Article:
12.03.2010

Date Sugar


My little sis lives on her own now, and she frequently calls or texts me from the grocery store to ask about a certain food or new product. She is a conscious shopper, which is something I encourage everyone to be. She also isn’t afraid to try new foods. This is so important – if you get into a routine of buying the same things at the grocery store each week, you will never learn about new foods and eating becomes more of a chore and less enjoyable.


This week, sis asked me what I think about date sugar. Although I have baked with dates, I have never tried date sugar before (new food!), so I had to do a little research. What I found is that date sugar is simply dehydrated dates, and it is used as a sugar for sweetening or baking – similar to the way you’d use brown sugar. Bob’s Red Mill makes date sugar, and this is a company that has very reputable products that are minimally processed.






Date sugar seems like a good sugar alternative if you like the flavor of dates. However, IT IS STILL SUGAR! That is the key point I want to make. Just because the sugar comes from a date does not make it any healthier or react any differently inside the body. Keep in mind that most of the regular white sugar we see comes from beets – a root vegetable! But that doesn’t mean we’re eating veggies when we consume sugar.








My advice on sugar is this: if you like something sweet every once in a while, choose something that is made with REAL ingredients: butter, eggs, whole wheat flour, and – most importantly – a form of real sugar. This will be more likely to satisfy your craving, and then you can get back to your healthy diet. Artificial sugars have countless side effects to our body and its many systems, including neurological, psychological, gastrointestinal, and endocrine issues. Since our body does not recognize “fake” sugars, they are not processed like real food and instead are deposited into our tissues, where over time they build up and cause symptoms. While symptoms may start small, such as occasional headaches, they can quickly progress to much more serious health issues.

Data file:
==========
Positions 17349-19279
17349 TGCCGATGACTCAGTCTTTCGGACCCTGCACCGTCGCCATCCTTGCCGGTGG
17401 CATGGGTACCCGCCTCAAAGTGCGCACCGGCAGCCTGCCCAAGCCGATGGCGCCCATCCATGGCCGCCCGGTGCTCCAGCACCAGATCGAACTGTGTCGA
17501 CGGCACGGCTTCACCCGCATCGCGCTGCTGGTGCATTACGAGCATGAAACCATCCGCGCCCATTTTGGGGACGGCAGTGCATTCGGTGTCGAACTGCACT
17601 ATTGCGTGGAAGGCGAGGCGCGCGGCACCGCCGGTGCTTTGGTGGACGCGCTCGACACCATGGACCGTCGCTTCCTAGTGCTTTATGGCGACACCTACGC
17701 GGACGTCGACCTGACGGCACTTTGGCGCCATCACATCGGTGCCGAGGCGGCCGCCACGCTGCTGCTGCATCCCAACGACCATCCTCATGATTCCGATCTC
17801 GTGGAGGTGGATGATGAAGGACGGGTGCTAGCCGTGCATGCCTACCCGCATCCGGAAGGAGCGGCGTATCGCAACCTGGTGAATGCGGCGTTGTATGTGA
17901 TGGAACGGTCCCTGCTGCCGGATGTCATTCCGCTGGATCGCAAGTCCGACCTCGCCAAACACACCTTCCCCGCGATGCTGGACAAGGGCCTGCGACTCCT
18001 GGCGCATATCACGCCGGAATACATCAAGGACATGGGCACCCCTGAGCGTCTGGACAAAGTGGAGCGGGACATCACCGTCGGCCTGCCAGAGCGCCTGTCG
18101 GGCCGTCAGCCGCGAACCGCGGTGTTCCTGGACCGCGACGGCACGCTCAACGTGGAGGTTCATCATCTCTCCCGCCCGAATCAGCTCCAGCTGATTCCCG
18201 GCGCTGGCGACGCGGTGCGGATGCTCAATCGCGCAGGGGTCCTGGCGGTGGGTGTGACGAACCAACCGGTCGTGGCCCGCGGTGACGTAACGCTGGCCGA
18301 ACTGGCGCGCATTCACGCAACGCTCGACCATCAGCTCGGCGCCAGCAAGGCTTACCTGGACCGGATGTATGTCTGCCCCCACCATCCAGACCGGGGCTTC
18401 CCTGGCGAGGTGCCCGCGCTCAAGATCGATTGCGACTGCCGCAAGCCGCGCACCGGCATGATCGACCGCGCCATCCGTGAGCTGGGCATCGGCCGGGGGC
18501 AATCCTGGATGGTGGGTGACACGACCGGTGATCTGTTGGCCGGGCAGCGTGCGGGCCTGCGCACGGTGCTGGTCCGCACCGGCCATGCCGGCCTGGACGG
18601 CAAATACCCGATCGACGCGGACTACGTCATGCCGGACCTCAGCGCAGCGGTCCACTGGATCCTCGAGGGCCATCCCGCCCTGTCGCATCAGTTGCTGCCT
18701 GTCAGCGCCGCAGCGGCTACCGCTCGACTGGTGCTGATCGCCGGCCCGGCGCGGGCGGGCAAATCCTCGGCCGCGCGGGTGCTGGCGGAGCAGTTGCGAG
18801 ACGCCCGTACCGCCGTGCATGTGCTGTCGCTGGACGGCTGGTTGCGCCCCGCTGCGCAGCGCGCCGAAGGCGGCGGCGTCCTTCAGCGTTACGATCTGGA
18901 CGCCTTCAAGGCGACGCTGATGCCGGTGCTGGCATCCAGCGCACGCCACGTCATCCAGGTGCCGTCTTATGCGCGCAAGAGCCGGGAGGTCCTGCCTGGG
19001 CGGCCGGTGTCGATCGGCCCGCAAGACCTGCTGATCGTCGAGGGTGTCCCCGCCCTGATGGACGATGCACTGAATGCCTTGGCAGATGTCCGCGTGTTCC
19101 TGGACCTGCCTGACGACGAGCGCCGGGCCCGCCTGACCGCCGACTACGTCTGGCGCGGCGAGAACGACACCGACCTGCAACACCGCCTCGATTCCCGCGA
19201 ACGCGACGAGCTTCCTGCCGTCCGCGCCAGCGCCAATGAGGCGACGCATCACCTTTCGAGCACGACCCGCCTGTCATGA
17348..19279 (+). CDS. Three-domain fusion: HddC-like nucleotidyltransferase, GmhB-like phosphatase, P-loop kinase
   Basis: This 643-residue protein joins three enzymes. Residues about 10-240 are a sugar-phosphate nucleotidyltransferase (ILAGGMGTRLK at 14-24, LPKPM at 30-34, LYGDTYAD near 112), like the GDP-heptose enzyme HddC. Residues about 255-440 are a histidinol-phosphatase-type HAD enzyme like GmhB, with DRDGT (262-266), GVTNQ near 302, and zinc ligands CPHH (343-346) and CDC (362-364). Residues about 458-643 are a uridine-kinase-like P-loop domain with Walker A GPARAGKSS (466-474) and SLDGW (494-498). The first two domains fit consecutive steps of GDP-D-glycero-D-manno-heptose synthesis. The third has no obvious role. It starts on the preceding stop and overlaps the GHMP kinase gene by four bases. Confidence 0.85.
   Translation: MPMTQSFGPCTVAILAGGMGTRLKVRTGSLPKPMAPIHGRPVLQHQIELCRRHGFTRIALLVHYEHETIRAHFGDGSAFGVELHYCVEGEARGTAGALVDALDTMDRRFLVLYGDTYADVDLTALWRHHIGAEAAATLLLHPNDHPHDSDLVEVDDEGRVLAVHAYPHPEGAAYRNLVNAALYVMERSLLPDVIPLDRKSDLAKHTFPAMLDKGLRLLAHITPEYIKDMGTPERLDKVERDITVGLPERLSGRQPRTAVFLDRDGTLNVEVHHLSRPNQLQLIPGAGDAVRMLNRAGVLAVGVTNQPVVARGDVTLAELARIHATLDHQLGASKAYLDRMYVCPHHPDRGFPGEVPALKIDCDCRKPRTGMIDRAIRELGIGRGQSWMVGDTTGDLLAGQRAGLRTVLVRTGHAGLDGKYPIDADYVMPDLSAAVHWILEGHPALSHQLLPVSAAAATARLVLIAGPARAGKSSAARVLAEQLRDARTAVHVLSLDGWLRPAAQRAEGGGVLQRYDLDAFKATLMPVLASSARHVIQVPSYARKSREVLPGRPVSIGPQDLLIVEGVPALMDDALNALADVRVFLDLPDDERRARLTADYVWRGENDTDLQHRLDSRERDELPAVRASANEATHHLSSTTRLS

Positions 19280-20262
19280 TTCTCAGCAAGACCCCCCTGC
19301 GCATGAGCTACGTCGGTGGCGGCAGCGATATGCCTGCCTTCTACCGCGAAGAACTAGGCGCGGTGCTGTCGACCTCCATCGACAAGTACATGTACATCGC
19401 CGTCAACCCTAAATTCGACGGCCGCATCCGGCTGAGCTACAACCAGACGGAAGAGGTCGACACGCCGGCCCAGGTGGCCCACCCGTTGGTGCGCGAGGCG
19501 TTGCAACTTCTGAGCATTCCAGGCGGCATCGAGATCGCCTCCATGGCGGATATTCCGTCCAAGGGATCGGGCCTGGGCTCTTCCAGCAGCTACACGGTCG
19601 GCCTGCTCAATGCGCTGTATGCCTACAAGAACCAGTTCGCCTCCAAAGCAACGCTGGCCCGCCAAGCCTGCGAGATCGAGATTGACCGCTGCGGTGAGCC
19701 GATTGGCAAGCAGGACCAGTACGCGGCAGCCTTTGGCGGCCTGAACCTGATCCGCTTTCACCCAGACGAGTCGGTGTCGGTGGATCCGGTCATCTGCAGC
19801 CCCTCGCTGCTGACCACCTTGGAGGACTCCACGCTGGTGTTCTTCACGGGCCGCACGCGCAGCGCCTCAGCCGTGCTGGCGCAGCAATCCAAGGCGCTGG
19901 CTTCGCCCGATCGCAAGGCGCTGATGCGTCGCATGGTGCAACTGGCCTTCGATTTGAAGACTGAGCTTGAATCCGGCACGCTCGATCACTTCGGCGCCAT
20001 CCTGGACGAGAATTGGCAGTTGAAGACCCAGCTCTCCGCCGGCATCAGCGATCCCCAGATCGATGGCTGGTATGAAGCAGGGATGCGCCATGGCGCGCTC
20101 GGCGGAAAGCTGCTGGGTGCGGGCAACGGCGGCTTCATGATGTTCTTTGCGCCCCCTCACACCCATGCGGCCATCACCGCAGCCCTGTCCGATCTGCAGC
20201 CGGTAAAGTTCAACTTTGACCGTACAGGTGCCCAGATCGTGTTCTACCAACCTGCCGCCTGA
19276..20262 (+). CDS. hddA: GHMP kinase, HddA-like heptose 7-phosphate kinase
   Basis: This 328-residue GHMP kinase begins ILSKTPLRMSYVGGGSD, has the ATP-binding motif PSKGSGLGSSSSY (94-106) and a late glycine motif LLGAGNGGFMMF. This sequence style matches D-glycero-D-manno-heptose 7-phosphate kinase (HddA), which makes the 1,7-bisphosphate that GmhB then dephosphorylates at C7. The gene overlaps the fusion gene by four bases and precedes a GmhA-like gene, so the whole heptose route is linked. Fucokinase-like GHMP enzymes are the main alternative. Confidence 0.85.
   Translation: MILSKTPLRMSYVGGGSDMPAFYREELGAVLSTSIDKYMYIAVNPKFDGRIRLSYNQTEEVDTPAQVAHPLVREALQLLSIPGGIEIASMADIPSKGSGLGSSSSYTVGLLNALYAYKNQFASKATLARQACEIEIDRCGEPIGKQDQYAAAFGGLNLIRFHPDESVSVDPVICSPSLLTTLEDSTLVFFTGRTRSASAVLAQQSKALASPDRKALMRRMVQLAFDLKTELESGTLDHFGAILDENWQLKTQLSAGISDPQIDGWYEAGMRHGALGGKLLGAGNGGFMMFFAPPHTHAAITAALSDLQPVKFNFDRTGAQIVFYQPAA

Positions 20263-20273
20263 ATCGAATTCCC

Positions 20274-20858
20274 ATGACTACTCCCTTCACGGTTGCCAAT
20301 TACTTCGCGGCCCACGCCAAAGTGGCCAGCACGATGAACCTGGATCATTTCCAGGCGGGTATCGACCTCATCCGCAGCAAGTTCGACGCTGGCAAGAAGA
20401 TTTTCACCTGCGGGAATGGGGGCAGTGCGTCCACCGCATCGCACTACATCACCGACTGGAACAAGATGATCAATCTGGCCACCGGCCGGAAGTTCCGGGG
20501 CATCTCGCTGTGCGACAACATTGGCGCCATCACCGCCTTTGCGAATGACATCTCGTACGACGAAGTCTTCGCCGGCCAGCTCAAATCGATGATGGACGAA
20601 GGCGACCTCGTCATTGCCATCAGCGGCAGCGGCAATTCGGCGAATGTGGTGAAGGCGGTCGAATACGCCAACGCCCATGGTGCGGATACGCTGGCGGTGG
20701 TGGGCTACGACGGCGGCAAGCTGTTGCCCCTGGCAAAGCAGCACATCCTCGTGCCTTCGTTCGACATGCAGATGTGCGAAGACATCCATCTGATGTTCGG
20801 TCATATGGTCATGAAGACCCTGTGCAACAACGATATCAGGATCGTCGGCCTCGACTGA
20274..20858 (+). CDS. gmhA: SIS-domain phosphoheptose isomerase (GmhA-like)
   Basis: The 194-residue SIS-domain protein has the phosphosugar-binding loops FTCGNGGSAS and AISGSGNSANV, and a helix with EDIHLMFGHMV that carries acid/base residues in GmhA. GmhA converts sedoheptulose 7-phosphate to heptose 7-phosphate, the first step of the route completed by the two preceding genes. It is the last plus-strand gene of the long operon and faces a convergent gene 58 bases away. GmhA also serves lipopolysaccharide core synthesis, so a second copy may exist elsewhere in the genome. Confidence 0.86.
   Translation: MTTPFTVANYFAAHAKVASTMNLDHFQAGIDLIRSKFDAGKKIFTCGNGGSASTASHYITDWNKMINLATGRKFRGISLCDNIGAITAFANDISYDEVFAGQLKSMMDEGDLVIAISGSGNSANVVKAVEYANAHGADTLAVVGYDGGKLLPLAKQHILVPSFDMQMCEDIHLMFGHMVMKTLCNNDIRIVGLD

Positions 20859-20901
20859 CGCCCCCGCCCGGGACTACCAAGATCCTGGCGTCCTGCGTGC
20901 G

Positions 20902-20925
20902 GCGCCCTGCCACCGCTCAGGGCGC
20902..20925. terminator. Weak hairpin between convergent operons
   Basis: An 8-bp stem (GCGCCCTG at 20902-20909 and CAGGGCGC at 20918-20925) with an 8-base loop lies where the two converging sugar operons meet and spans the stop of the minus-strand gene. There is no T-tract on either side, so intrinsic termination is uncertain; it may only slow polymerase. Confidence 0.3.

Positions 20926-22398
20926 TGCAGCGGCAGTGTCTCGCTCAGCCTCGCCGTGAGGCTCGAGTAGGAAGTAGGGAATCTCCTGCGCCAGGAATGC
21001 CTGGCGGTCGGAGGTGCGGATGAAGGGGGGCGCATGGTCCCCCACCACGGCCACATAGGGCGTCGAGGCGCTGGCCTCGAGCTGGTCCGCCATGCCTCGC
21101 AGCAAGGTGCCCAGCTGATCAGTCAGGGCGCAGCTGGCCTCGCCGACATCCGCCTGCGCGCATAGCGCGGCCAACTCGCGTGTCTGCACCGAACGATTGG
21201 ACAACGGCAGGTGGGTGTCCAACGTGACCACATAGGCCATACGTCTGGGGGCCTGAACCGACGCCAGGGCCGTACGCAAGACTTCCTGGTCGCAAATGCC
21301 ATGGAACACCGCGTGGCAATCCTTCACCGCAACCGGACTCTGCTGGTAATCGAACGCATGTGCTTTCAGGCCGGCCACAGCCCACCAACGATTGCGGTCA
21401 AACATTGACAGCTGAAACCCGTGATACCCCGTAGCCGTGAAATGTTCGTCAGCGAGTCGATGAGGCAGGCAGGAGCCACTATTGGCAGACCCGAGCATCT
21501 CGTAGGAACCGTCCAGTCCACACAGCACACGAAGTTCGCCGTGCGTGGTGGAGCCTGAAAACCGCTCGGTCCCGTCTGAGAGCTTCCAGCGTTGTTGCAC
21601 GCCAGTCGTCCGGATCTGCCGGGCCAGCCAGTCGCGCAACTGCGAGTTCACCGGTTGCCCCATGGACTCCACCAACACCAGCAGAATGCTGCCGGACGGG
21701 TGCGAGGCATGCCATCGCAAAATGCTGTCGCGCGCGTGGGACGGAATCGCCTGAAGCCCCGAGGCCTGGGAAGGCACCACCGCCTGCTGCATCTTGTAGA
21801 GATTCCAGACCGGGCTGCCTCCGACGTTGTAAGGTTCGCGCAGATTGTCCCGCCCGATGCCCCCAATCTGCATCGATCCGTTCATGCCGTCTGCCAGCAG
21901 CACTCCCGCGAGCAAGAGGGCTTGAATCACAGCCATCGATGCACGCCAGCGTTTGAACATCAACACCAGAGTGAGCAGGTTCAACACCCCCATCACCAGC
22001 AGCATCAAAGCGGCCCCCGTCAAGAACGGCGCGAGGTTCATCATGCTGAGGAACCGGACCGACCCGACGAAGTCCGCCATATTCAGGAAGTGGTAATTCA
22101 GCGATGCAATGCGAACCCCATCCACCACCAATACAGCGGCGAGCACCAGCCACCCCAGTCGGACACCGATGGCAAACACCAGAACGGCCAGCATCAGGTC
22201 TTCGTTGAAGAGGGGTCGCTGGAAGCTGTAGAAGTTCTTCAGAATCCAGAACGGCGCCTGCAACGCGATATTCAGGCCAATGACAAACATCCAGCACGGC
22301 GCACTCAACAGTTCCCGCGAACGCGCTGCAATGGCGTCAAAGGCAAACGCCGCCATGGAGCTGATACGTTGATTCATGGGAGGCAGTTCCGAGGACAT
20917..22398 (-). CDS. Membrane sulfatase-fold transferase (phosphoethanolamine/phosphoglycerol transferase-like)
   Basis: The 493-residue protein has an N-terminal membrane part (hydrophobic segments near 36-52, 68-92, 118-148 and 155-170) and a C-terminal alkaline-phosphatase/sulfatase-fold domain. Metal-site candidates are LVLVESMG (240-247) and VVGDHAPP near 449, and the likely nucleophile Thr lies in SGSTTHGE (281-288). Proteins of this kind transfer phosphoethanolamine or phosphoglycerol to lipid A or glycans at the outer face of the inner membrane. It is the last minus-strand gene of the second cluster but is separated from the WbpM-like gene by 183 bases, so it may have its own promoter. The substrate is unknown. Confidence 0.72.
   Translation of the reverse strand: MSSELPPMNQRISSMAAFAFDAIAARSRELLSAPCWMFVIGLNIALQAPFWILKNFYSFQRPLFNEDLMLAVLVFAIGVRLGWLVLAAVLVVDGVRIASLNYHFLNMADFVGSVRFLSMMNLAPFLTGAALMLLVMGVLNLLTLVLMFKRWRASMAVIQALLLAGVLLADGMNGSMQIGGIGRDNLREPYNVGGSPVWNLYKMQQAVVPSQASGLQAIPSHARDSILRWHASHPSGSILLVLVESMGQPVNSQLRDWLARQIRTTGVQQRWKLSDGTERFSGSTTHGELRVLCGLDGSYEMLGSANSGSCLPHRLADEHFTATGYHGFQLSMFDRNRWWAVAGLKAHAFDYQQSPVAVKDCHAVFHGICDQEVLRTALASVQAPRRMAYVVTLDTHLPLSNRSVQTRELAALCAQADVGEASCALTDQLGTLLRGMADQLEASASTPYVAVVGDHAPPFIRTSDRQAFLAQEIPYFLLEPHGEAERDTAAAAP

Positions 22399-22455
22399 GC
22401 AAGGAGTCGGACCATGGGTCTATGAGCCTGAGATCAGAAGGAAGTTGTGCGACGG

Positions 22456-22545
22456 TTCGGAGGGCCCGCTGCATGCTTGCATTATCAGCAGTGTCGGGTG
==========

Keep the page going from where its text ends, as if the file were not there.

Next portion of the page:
But consuming too much real sugar isn’t great either. Which leads me into my topic for next week: hormones! We have been learning a lot about hormones and it’s one of my favorite topics, because it seems that balancing hormones is one of the major components of health and well-being. Next week I’ll talk more about hormones – specifically adrenaline, cortisol and insulin – and the important roles they play in the body.


3 comments:

  1. Your research is incorrect. Date sugar is not sugar that comes from dates, but rather the date itself, just dehydrated and ground. Because date sugar is just ground dates, it is technically a whole food, and as a whole food, contains actual nutrients that are good for you. Date sugar makes for a healthier alternative to artificially processed/manufactured sugar.
    Now as for your statement about "real sugar," what you mean to say is natural, unprocessed, or minimally processed sugar, because processed sugar is just as real as its unprocessed derivative. The same thing goes for "...REAL ingredients..." Also, you should not be harping on sugar to health conscious people while recommending they use things like butter and eggs. Butter is high in fat and eggs are very high in cholesterol.
    Lastly, you are right about one thing...that sugar in any form can have a negative impact on the body if consumed in large enough quantities. That being said, the body does need some sugar in order for certain vital processes to take place. So, in the end, one must watch their sugar intake and always remember that natural, unprocessed anything is best.

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  2. Yes, I did state above that date sugar is the actual date itself: "What I found is that date sugar is simply dehydrated dates...". So, I do agree with you that date sugar is the actual date itself. However, I do not consider it a whole food because I consider whole foods to be in their original, unprocessed state. Date sugar has been processed into a sugar, and therefore is no longer a whole food. The processing can include things like high temperatures, which can destroy some enzymes and nutrients in the original whole food.

    Regarding your statement about butter and eggs, I guess we disagree on this. I wholeheartedly believe that pastured butter and pastured eggs contain so many beneficial nutrients, including healthy fats and cholesterol. I encourage all of my clients to eat these whole foods, and have never had anyone who has gained weight or increased cholesterol after including these into their regular diet. In fact, quite the opposite - these foods have been instrumental in the weight loss and health improvement of each of my clients.

    Thank you for your comment. Please email me if you'd like to discuss these things further!

    Ann

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  3. Hi Ann, you may want to check out Dr. Caldwell Esselstyn for his studies on heart disease and animal products and animal secretions. Humans do not need to consume animal products in order to be healthy. No other animal on the planet needs to consume the lactation of another species, especially in adulthood (calcium, for example, can be found where cows should be getting this mineral -- from leafy greens). Plus, the majority of people are not even able to properly digest animal milks after early childhood since necessary enzymes are lost...Again, check out Dr. Caldwell Esselstyn, as well as Dr. Michael Greger, Dr. John McDougall, Dr. Neal Barnard, Dr. Joel Fuhrman, Dr. Klaper and Dr. Alan Goldhamer. Their researched base information is very educational.

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